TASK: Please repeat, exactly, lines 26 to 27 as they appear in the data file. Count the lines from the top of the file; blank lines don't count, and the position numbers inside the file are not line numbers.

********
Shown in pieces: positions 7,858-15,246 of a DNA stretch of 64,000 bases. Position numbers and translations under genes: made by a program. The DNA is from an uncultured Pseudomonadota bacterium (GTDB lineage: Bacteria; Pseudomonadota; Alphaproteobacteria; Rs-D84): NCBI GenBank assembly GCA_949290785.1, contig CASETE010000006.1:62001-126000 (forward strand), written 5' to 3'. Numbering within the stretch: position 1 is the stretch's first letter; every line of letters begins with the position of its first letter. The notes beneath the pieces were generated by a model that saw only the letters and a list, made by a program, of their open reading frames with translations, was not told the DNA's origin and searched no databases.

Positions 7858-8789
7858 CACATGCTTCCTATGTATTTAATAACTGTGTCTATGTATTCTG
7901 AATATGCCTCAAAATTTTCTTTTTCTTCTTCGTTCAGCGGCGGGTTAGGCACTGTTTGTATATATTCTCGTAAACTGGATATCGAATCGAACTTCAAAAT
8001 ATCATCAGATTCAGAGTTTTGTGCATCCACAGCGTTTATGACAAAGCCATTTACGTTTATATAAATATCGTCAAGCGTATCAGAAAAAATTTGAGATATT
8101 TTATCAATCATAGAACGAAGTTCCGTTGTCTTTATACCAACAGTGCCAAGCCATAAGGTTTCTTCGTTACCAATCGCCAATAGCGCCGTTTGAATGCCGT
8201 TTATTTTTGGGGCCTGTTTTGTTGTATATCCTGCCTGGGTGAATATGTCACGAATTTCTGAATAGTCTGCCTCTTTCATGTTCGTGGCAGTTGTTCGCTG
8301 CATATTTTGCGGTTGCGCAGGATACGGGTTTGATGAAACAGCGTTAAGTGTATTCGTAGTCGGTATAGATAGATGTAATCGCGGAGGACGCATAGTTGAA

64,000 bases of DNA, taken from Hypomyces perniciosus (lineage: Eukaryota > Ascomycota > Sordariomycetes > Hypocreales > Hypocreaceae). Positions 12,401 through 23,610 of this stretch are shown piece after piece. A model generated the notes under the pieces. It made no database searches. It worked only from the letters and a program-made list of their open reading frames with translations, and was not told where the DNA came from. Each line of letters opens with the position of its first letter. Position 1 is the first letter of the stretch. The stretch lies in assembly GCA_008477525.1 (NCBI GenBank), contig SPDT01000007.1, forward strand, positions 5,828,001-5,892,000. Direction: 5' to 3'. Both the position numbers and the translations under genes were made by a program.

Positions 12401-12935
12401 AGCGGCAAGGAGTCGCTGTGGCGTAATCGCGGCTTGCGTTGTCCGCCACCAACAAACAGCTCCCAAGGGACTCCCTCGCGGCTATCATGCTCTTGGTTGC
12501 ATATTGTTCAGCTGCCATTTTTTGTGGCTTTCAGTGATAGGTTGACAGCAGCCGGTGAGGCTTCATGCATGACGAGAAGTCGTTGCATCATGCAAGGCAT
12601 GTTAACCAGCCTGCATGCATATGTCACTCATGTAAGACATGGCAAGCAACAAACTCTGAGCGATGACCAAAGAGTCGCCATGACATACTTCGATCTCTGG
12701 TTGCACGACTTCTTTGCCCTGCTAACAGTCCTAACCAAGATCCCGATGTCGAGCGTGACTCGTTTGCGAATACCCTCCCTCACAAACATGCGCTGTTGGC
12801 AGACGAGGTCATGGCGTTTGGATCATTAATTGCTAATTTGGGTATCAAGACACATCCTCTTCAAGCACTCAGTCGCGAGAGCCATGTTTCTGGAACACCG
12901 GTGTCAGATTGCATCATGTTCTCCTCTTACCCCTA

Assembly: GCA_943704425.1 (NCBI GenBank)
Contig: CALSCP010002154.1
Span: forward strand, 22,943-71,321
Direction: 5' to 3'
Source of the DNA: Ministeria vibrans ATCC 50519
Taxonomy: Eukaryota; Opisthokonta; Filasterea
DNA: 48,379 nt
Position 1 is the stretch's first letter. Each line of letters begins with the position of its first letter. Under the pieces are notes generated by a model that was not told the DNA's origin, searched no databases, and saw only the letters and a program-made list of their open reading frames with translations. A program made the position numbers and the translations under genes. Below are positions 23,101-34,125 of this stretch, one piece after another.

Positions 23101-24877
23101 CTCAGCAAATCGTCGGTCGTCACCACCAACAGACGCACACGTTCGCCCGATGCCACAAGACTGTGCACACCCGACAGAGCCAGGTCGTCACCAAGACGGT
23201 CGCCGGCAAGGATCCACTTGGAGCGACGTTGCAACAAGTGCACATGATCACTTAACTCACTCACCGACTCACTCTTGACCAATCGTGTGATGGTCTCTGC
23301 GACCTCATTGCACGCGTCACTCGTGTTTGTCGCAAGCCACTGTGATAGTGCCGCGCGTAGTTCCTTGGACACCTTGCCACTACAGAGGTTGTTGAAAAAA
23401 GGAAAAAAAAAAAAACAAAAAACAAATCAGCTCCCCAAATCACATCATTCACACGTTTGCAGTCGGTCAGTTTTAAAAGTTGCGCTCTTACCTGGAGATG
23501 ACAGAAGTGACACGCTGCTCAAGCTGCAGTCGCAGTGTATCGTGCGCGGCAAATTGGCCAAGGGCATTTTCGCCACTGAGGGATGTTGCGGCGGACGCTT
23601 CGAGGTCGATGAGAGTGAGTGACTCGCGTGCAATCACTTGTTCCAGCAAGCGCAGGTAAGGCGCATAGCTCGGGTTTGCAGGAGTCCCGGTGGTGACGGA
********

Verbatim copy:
23101 CTCAGCAAATCGTCGGTCGTCACCACCAACAGACGCACACGTTCGCCCGATGCCACAAGACTGTGCACACCCGACAGAGCCAGGTCGTCACCAAGACGGT
23201 CGCCGGCAAGGATCCACTTGGAGCGACGTTGCAACAAGTGCACATGATCACTTAACTCACTCACCGACTCACTCTTGACCAATCGTGTGATGGTCTCTGC